Microchip FAQ: Chipping to Help Reunite Lost Pets - The National Canine Cancer Foundation

Imagine losing your dog only to be reunited with him three years later—thanks to a microchip. That’s what happened when one Texas family’s pup went missing from their yard. The Kelly family searched everywhere for their lost dog, Gucci. Shortly after, they had to move out of state. “We were devastated,” Ayana Kelly told The Virginian Pilot. “We really felt like we left a family member behind.”

But three years later, they got a call from a San Antonio animal shelter that Gucci was alive and well and in their care. The shelter had scanned the dog and found the Kellys’ contact information. Soon, Gucci was back home with his loving family.

For a pet parent, losing a pet is one of the scariest things that can happen. Fortunately there are precautions you can take to help make sure your beloved pet gets back home safely and quickly. A collar, ID tags and a microchip are a must to help identify pets and reunite them with their families should they go astray.

What is a microchip?

microchip is a radio-frequency identification (RFID) device about the size of a grain of rice. These tiny devices contain an identification number that is unique to your pet and is tied to an online database that contains your contact information. When a special scanner is waved over the microchip, it reads the chip’s radio frequency and displays the identification number. Typically, a veterinarian’s office, animal shelter or law enforcement agency has a handheld scanner to use for this purpose.

When the number is entered into the online database, the person who scanned the chip can retrieve contact information and reunite the pet with his family. While there are several types or “frequencies” of microchips, universal microchip scanners—which can read different types of chips—are standard.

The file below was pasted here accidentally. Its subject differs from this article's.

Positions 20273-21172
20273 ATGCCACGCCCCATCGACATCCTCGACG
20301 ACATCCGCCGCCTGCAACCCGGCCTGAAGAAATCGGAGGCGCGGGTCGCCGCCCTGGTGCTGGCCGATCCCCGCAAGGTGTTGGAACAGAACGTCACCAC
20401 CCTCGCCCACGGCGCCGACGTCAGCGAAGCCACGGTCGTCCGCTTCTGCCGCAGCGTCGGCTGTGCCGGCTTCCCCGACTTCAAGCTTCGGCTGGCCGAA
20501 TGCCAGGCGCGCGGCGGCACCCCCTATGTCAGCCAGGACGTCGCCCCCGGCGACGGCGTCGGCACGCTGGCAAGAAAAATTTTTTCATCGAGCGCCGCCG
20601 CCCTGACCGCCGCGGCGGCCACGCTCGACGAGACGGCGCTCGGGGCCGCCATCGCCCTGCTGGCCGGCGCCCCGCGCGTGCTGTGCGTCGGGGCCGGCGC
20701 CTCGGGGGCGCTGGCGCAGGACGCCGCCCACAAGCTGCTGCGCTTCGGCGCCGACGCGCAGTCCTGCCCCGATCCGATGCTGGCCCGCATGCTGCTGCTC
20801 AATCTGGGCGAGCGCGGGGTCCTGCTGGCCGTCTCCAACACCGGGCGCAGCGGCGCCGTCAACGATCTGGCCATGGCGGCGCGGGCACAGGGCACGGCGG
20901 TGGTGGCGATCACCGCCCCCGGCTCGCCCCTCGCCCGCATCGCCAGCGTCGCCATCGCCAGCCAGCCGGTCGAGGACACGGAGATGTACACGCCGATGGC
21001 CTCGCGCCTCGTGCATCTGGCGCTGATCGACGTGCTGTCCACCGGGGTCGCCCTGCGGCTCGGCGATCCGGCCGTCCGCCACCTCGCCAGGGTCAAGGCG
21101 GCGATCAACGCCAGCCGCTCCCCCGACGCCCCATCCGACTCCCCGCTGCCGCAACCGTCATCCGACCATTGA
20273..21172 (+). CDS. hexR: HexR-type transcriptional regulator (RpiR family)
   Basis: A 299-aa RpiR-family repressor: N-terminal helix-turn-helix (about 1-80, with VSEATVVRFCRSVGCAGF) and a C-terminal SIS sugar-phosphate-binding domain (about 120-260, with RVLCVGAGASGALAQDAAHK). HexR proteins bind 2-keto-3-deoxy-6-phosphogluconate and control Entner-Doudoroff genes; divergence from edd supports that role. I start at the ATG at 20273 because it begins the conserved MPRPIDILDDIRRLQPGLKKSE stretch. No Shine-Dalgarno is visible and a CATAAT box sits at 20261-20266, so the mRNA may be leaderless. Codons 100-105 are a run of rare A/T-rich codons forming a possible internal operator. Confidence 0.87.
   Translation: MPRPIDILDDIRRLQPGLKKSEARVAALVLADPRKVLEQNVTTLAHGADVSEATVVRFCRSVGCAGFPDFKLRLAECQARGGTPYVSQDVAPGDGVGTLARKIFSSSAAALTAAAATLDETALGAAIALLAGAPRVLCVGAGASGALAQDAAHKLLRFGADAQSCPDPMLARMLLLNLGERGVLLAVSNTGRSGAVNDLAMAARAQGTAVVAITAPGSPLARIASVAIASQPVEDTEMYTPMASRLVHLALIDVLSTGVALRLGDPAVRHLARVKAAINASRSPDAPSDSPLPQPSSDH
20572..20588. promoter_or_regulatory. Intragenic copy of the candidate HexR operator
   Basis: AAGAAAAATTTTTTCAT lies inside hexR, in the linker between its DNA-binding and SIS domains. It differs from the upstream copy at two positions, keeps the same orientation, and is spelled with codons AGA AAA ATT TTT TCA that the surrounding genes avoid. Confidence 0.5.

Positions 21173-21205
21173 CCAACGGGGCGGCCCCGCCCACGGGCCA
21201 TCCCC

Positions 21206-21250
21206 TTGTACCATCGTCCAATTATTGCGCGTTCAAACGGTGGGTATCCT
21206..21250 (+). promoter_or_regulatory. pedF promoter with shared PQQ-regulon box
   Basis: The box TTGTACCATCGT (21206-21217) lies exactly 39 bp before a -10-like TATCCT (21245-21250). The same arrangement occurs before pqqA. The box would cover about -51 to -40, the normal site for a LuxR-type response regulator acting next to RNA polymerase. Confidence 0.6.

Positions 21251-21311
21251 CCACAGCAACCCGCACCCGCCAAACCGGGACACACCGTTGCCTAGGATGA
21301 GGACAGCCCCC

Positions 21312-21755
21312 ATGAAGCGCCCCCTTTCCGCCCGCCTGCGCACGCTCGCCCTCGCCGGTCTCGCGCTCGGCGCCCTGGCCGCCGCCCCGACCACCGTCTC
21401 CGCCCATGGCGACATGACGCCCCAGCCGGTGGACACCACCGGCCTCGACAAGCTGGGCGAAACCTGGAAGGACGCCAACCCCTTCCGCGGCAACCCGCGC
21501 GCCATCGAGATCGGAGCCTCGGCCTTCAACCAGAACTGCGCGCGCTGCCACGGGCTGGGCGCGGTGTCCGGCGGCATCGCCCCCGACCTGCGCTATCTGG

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What kind of information does a microchip contain?

According to the American Veterinary Medical Association (AVMA), microchips only contain an ID number. The chip itself does not contain any contact information nor can it track a pet. When you register your pet in the database, you can decide to provide additional information about your pet beyond your contact information.

Which pets can be microchipped?

Most people know that dogs and cats can be microchipped, but they are not the only pets that can benefit. Other animals such as horses and rabbits can be microchipped too. Chips can even be used to monitor livestock in research facilities.

What is the microchipping process like?

The process is quick and usually painless. Using a hypodermic needle, microchips are implanted between the shoulder blades under the animal’s skin. General anesthesia is not necessary for this simple procedure, though local anesthesia is sometimes used.

Do pets require any special care after a microchip is inserted?

Within about 24 hours, the pet’s tissues usually bond to the chip so it stays in place. (In rare instances, the chip can migrate to another part of the pet’s body. The microchip can still be detected if the person performing the scan passes over another area of the body.) Allow the microchip insertion site to fully heal before bathing or grooming your pet.

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How can I get my pet microchipped?

Most veterinarians or animal shelters implant microchips. The procedure cost can vary. Vetco microchips dogs and cats for $15 with no registration fee. Some shelters and clinics offer low cost or free microchipping clinics too. If you want to find the best price, be sure to ask your veterinarian or local shelter about any upcoming specials or events.

How do I register my pet’s microchip?

When your pet is microchipped, you should receive manufacturer information and the microchip number. You can visit the manufacturer’s website to register your pet and input your contact information.